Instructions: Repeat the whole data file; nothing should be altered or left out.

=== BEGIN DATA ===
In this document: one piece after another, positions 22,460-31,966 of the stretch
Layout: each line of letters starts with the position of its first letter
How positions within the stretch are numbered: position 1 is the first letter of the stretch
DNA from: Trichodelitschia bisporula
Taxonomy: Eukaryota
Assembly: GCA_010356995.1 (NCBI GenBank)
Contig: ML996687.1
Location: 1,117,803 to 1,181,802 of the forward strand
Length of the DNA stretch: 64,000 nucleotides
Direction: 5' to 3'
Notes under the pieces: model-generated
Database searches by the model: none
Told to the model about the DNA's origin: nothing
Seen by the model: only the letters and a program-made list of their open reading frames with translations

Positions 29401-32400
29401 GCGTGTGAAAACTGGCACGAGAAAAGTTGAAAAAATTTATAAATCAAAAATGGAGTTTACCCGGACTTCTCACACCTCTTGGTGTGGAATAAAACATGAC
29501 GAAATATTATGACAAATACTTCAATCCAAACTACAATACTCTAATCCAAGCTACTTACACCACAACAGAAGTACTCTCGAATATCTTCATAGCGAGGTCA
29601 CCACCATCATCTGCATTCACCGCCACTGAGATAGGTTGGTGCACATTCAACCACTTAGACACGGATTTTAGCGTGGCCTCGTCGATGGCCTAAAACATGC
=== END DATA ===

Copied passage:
In this document: one piece after another, positions 22,460-31,966 of the stretch
Layout: each line of letters starts with the position of its first letter
How positions within the stretch are numbered: position 1 is the first letter of the stretch
DNA from: Trichodelitschia bisporula
Taxonomy: Eukaryota
Assembly: GCA_010356995.1 (NCBI GenBank)
Contig: ML996687.1
Location: 1,117,803 to 1,181,802 of the forward strand
Length of the DNA stretch: 64,000 nucleotides
Direction: 5' to 3'
Notes under the pieces: model-generated
Database searches by the model: none
Told to the model about the DNA's origin: nothing
Seen by the model: only the letters and a program-made list of their open reading frames with translations

Positions 29401-32400
29401 GCGTGTGAAAACTGGCACGAGAAAAGTTGAAAAAATTTATAAATCAAAAATGGAGTTTACCCGGACTTCTCACACCTCTTGGTGTGGAATAAAACATGAC
29501 GAAATATTATGACAAATACTTCAATCCAAACTACAATACTCTAATCCAAGCTACTTACACCACAACAGAAGTACTCTCGAATATCTTCATAGCGAGGTCA
29601 CCACCATCATCTGCATTCACCGCCACTGAGATAGGTTGGTGCACATTCAACCACTTAGACACGGATTTTAGCGTGGCCTCGTCGATGGCCTAAAACATGC